RESEARCH TRIANGLE PARK, N.C. – Just imagine how much smaller everyone’s carbon “footprint” would be if we could all telecommute to our jobs rather than burn gas and waste time in parking lots mislabeled as expressways or interstates.

SAS wouldn’t need to build that five-acre solar farm it announced Tuesday. And if enough people walked upstairs or down the hall to an in-home office we could tell OPEC where to shove its $140-barrel oil and $4 a gallon gas. Where that oil should go is someplace where the sun doesn’t shine.

What we need are more groups like the new one unveiled in Washington on Tuesday – Internet for Everyone, a coalition that plans to push for more high-speed access in the United States of limited broadband.

Each year technology surveys show how the U.S. leads in R&D yet lags in what really is a basic requirement in a wired world – fast navigation online be it for entertainment, news or work.

Fortunately, I’m telecommuting today. Unfortunately, my choice is due to health issues, not environmental. But with the help of my home broadband connection and a reasonably fast Lenovo ThinkPad plus BlackBerry I have access to all the information I need to do my job.

However, most Americans can’t work virtually. They either don’t have fast access or the right hardware or the personal fortitude – or permission of the “suits” to do so.

C’mon, folks in the executive suite. Cut the cords. Empower your people.

C’mon, workers. Unite. Demand the right to save money, park your car, save the Earth and go "green" by working at home.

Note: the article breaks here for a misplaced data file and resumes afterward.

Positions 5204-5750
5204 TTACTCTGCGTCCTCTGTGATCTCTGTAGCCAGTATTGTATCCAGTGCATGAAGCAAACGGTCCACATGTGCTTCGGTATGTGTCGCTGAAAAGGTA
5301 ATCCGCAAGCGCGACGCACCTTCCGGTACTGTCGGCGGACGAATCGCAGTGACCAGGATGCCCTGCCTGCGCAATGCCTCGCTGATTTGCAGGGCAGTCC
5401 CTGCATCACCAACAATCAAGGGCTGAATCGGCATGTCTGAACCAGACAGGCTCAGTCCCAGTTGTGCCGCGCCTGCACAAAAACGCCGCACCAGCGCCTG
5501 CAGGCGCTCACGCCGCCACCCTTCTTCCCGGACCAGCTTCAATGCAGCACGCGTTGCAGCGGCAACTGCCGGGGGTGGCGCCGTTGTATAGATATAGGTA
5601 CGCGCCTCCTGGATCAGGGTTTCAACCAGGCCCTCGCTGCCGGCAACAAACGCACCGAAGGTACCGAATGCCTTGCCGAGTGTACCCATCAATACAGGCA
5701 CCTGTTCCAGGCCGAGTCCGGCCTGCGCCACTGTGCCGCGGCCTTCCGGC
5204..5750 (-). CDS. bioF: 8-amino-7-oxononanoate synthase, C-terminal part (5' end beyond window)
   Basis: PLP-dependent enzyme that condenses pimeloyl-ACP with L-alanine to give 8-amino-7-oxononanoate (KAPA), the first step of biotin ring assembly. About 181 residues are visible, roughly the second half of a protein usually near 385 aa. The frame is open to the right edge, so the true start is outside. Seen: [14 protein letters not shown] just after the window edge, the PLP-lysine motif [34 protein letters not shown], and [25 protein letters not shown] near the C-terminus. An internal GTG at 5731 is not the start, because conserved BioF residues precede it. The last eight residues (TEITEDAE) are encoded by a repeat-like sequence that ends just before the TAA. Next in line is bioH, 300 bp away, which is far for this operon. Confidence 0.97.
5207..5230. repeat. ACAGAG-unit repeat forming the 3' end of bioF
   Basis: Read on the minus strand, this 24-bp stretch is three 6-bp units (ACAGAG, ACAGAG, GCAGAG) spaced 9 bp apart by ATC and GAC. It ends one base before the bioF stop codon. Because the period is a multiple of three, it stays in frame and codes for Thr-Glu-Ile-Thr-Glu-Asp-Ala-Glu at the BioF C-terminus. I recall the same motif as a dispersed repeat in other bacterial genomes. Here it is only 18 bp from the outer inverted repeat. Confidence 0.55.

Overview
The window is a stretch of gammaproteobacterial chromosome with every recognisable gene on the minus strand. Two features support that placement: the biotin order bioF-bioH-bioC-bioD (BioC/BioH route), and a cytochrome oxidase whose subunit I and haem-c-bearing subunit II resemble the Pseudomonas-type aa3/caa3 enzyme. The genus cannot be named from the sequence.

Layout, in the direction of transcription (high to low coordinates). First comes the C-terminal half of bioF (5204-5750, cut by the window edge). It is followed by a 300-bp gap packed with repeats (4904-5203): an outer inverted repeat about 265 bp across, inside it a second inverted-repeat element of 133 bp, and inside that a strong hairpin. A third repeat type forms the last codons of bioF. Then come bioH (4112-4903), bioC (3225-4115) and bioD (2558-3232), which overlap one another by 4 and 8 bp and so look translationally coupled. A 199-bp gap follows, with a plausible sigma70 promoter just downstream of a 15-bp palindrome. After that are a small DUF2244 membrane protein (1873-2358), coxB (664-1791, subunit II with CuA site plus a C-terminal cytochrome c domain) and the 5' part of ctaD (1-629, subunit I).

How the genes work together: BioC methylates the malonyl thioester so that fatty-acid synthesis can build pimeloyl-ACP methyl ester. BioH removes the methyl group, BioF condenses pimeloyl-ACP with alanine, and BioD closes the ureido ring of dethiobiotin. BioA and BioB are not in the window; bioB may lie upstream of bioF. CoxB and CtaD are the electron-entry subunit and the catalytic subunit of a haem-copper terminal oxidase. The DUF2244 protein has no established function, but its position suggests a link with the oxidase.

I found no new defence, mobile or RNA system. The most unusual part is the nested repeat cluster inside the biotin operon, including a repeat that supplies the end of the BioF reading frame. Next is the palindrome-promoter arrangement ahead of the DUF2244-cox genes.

C’mon, providers, speed up the broadband rollout – and use the "green" advantages of your investments to drive support from local, state and federal governments.

Let’s go green by working at home.

Otherwise, someday many of us won’t be able to afford the commute to work – even if we can find the gas needed to get us there.

 The Internet for Everyone’s Web site documents broadband access by state and points out a major obstacle to wide-scale telecommuting: Around 50 percent market penetration of high-speed services.

In North Carolina, for example, broadband is in use at 47 percent of households but 4.8 million Tar Heels are stuck at dialup speed or have opted out of high-priced services.

In South Carolina, broadband access is at 39 percent with 2.7 million folks not on the info highway.

In Georgia, broadband tops 54 percent but 4.5 million people are still dialed in – if at all – to the Net.

Soaring gas costs certainly will encourage more people to go high speed. A 20-mile commute to RTP five times a week – that’s 200 miles. Figure your jalopy gets 20 MPG, that means workers are burning up $40 a week in gas just to get to the office. That’s $160 per month.

Cable Internet costs, what, $50 or so plus fees?

This economic decision is a slam dunk. Save money. Don’t drive.

Now, if the bosses will just say “Yes!”